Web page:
But what I’m also thinking about here is (ta-dah) Nigel Cox at sixty-five. At eighty! I always thought I would live until I was seventy and in my mind I’d get better as a writer and become mature (ha!). But definitely improve. And know more and know how to write it. Contemplating it, it’s such a fantastic idea that I have to laugh out loud. But it would have been inevitable, wouldn’t it? Doesn’t everyone? I guess, looking at some writers, the answer is, not necessarily. But I was in hope.

And I still am. Despite all the evidence to the contrary, I do expect to get these books written. I can see them sitting on my bookshelf, my impulse to write played out.

In the computer industry they call it vapourware. So, when you think of me (and do it often) please think of my vapour novels. Thank you.

Monday, 11 July 2016

Kerrin P. Sharpe – 4 Questions

Kerrin P. Sharpe is a poet and creative writing teacher who lives in Christchurch. rabbit rabbit is her third collection of poetry.

Your poems often seem to exist in what I think of as a dream space and a time-travelling space; where your mother’s Astrakhan coat is remembered as ‘the angels of stillborn lambs’, or in ‘the mary blanche in situ’ where she builds a ship in her stomach. The descriptions do seem to reach beyond metaphor into a strange wonderland. Can you explain this?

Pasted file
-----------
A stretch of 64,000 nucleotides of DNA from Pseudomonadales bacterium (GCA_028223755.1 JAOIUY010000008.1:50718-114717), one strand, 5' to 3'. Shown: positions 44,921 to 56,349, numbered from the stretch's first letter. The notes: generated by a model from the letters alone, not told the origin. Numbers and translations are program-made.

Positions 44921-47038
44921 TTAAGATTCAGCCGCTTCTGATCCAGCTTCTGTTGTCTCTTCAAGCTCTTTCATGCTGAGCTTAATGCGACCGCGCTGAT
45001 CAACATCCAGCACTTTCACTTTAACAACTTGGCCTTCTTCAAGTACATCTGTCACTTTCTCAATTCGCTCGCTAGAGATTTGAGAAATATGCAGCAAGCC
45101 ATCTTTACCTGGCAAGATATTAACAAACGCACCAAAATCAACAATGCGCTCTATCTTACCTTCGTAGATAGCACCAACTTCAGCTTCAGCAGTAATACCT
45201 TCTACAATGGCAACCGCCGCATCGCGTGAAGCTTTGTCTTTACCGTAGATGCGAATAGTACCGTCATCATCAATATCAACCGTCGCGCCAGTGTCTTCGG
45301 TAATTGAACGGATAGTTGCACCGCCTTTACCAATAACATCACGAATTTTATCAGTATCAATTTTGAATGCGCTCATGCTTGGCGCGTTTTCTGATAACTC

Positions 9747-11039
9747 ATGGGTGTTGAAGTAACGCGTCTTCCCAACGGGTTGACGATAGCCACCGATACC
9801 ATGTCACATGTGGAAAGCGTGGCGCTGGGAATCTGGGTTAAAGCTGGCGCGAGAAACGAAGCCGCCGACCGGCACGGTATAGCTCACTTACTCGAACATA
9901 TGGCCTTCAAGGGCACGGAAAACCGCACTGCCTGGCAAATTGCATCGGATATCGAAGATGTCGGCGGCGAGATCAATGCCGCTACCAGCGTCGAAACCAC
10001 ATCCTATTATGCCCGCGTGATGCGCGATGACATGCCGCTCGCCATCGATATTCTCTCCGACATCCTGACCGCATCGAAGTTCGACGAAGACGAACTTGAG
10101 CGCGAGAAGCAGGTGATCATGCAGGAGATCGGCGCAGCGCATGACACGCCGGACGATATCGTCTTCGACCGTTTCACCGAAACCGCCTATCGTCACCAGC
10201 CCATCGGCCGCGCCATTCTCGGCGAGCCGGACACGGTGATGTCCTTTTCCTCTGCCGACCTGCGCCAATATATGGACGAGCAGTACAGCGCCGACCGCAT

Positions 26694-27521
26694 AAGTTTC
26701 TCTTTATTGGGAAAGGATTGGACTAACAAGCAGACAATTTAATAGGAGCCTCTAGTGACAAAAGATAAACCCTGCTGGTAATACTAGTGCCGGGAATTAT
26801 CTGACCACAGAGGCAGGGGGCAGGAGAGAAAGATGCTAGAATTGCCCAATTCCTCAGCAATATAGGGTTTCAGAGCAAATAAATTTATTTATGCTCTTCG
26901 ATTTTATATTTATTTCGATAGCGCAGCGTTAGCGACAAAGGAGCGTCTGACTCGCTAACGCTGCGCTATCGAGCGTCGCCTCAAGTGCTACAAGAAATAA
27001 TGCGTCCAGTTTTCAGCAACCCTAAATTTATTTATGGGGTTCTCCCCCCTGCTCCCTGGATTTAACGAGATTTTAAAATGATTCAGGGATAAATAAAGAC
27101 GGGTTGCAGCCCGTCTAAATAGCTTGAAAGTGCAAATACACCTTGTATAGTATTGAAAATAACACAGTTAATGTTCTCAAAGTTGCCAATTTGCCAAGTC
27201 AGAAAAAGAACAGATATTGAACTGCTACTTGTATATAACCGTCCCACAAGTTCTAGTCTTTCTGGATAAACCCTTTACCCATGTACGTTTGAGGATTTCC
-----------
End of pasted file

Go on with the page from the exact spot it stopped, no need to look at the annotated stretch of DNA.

Yes, I suppose they do, though I don't think I have ever thought of it in that way! My poems often seem to me to have a life of their own; I'm a bit like a midwife coaxing and nurturing them into the world and then I'm a little surprised at what has arrived!

I generally begin a poem with an initial idea or image that keeps recurring in my imagination; often it's some memory or image from the past which grows on me or alternatively it may be a story or news item that takes hold of my imagination until I begin to feel I need to write about it. From then on I follow the rough path the poem offers me into that 'dream space'.

When I am writing a poem I often ask myself, 'What is this poem telling me?' I allow the poem's arms to lure me in until the poem suddenly jumps into something else. It is almost as if a new life has emerged and it has become a different poem from the one I first started out with.

My mother did have an Astrakhan coat during the war, and years later she replaced it with a more up-market black one but she still loyally kept the brown Astrakhan one stored away. When she died I remember looking at her old Astrakhan coat and thinking sadly to myself that it had somehow lost the early significance it once had for me, and it was out of those memories that my poem ‘when a crayfish could feed 6 men’ was written.

Many of the poems seem to be different characters speaking—is this how you think about voice in your poetry?

That’s true and I'm rather pleased that you picked that up from reading my poems. I like to think of different characters speaking in my poems with different voices. I want my poems to be faithful to themselves so their individual voices—their characters, if you like—not only need to be authentic but they also need to change, move and adapt as they interact with the main idea or theme of the poem.